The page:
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Revocable Living Trust

Revocable Living Trust


A revocable living trust, also known as a living trust, is a legal document that allows individuals to transfer their assets into a trust during their lifetime. The individual remains the trustee of the trust and can continue to manage their assets as they did before creating the trust. However, upon their death, the assets in the trust are immediately passed on to the designated beneficiaries without having to go through probate court. In this article, we will explore the benefits of a revocable living trust and how it can be used as part of an estate plan.

Avoiding Probate

One of the most significant benefits of a revocable living trust is that it allows individuals to avoid probate court, which can be a lengthy and expensive process. When an individual passes away with assets in a trust, those assets are immediately passed on to the beneficiaries designated in the trust. This can save time and money and ensure that assets are distributed according to the individual’s wishes.


Another advantage of a revocable living trust is that it is a private document and does not have to go through public probate proceedings. This means that the individual’s financial affairs remain private and do not become part of the public record.


A revocable living trust offers flexibility that other estate planning tools, such as wills, do not. The individual can change the terms of the trust at any time during their lifetime, allowing them to adapt to changes in their life circumstances. This also allows them to add or remove assets from the trust as needed.

Protection from Incapacity

In addition to passing assets on to beneficiaries upon death, a revocable living trust can also protect the individual’s assets in the event of incapacity. The trust can include provisions for a successor trustee to manage the assets if the individual becomes incapacitated and unable to do so themselves.

Avoiding Estate Taxes

While a revocable living trust does not offer any estate tax benefits, it can be used as part of a larger estate plan to minimize or avoid estate taxes. By structuring the trust to pass assets according to certain guidelines, such as to a surviving spouse or other family members, the individual can maximize their estate tax exemption.


A revocable living trust is a flexible and powerful tool that can be used as part of an estate plan to avoid probate, provide privacy, offer protection from incapacity, and minimize or avoid estate taxes. It is an ideal choice for individuals who want to ensure that their assets are passed on according to their wishes and avoid the expense and delay of probate court. It is important to work with an experienced estate planning attorney to determine whether a revocable living trust is right for your unique situation.

What is a revocable living trust?

A revocable living trust is an alternative to a will that provides for the disbursements of one’s assets to beneficiaries, with conditions. This is a preferable option to the instant disbursal of assets upon one’s wealth, especially if there are concerns for how the beneficiaries will use their windfall. Additionally, the revocable living trust can be active while you are alive, rather than having a will which is active only upon your death. As the name implies, you can make adjustments to the revocable living trust to meet changes involving assets or the status of beneficiaries.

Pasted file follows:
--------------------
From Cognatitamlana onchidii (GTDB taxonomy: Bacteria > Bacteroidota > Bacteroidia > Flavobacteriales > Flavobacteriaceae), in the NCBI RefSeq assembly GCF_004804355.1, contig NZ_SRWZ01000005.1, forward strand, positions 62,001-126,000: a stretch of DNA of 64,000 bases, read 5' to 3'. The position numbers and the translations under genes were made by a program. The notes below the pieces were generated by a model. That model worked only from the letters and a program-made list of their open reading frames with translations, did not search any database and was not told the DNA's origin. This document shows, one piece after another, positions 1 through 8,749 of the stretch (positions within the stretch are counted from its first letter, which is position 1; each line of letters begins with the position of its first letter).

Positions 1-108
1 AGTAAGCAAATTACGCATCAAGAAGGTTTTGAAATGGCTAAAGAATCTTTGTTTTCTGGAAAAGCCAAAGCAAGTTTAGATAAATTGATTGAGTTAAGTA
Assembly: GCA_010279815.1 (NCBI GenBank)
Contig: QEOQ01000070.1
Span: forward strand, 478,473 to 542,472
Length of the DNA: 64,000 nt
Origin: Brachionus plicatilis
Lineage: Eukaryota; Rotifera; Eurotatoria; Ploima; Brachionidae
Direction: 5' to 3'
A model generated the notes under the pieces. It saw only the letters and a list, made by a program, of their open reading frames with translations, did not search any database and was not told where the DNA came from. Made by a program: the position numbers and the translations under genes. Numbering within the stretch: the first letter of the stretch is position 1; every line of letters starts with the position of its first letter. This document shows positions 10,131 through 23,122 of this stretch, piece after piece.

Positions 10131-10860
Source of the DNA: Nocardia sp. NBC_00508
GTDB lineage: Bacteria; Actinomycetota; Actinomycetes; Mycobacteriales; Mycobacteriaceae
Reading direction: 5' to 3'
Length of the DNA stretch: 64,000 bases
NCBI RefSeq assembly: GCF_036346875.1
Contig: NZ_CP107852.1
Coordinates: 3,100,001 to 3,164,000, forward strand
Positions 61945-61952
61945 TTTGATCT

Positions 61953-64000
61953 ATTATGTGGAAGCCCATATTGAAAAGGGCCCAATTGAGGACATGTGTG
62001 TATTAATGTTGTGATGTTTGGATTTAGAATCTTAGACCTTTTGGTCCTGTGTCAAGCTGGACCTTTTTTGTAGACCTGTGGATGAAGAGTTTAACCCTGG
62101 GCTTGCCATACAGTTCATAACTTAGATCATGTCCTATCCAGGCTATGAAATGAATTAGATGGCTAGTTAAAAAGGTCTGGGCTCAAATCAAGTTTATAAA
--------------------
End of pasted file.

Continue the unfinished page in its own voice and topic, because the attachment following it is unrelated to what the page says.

Why should I establish a revocable living trust?

In a revocable living trust, the wishes of the deceased are already established, so there is no need for the probate process. The probate process is lengthy and will require lawyers as well as the interference of the government. Beneficiaries will instead follow the instructions outlined in the revocable living trust. This process is private while probate is a public matter. The revocable living trust also allows the grantor the freedom to adjust the trust allocation to his or her living while they are still alive.

You will also eliminate challenges to the estate through the establishment of a revocable living trust. In your instructions for the revocable living trust, you will be able to stipulate who may be a beneficiary, as who is specifically disallowed from benefiting from the estate. Without a revocable living trust any family member can make claims on the estate, especially as the details of the estate will be made public.

How can a revocable living trust be used to control the assets disbursed to beneficiaries?

Even after the holder of the estate dies, a professional trustee can be used to carry out your wishes and withhold or modify the revocable living trust according to the wishes you have stipulated before your passing. In this way, you will ensure that the estate is spent properly rather than squandered due to a lack of oversight.

What are the disadvantages of a revocable living trust?

Revocable living trusts are not a perfect solution. You will incur several costs from planning and administering the estate, especially if there is a professional trustee involved. The more complex and extensive the estate, the more you can expect to pay for revocable living trust expenses. You may also need to allocate additional assets that cannot be immediately included in the trust through a will. This means that you will have to go through the additional expenses and time to establish a will that will transfer the property in question to the trust to be administered.

If you feel that you would prefer either a revocable living trust or a will as an estate resolution solution, one should contact a trusts lawyer that will be able to evaluate your estate and determine an estimate on how much it will take to establish the trust and administer to it. The trusts lawyer will also be able to procure a professional trustee, if necessary, through professional relationships.